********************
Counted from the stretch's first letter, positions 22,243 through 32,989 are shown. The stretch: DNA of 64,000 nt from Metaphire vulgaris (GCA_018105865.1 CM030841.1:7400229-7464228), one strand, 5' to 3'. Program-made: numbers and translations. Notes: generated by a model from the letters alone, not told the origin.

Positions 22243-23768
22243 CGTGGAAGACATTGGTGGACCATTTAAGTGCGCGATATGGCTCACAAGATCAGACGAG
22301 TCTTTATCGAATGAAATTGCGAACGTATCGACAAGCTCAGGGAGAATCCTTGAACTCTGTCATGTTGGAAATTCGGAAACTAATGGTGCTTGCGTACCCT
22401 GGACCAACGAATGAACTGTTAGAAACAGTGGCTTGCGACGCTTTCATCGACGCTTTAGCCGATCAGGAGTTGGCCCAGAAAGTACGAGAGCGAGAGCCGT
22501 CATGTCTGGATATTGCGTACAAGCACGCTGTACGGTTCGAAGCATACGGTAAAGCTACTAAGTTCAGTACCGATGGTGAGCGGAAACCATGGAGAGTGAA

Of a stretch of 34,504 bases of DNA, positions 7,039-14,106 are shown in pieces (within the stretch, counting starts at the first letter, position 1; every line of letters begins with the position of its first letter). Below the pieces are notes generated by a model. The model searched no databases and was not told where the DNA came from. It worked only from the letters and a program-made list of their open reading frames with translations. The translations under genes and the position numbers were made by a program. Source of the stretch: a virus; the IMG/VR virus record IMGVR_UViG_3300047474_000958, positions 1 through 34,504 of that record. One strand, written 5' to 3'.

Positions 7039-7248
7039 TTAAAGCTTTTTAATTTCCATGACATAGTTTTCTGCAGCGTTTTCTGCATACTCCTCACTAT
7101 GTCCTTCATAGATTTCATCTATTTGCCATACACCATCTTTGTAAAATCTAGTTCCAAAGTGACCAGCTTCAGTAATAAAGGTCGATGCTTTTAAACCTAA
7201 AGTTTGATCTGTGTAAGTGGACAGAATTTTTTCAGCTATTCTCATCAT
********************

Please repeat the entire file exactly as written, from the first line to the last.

Counted from the stretch's first letter, positions 22,243 through 32,989 are shown. The stretch: DNA of 64,000 nt from Metaphire vulgaris (GCA_018105865.1 CM030841.1:7400229-7464228), one strand, 5' to 3'. Program-made: numbers and translations. Notes: generated by a model from the letters alone, not told the origin.

Positions 22243-23768
22243 CGTGGAAGACATTGGTGGACCATTTAAGTGCGCGATATGGCTCACAAGATCAGACGAG
22301 TCTTTATCGAATGAAATTGCGAACGTATCGACAAGCTCAGGGAGAATCCTTGAACTCTGTCATGTTGGAAATTCGGAAACTAATGGTGCTTGCGTACCCT
22401 GGACCAACGAATGAACTGTTAGAAACAGTGGCTTGCGACGCTTTCATCGACGCTTTAGCCGATCAGGAGTTGGCCCAGAAAGTACGAGAGCGAGAGCCGT
22501 CATGTCTGGATATTGCGTACAAGCACGCTGTACGGTTCGAAGCATACGGTAAAGCTACTAAGTTCAGTACCGATGGTGAGCGGAAACCATGGAGAGTGAA

Of a stretch of 34,504 bases of DNA, positions 7,039-14,106 are shown in pieces (within the stretch, counting starts at the first letter, position 1; every line of letters begins with the position of its first letter). Below the pieces are notes generated by a model. The model searched no databases and was not told where the DNA came from. It worked only from the letters and a program-made list of their open reading frames with translations. The translations under genes and the position numbers were made by a program. Source of the stretch: a virus; the IMG/VR virus record IMGVR_UViG_3300047474_000958, positions 1 through 34,504 of that record. One strand, written 5' to 3'.

Positions 7039-7248
7039 TTAAAGCTTTTTAATTTCCATGACATAGTTTTCTGCAGCGTTTTCTGCATACTCCTCACTAT
7101 GTCCTTCATAGATTTCATCTATTTGCCATACACCATCTTTGTAAAATCTAGTTCCAAAGTGACCAGCTTCAGTAATAAAGGTCGATGCTTTTAAACCTAA
7201 AGTTTGATCTGTGTAAGTGGACAGAATTTTTTCAGCTATTCTCATCAT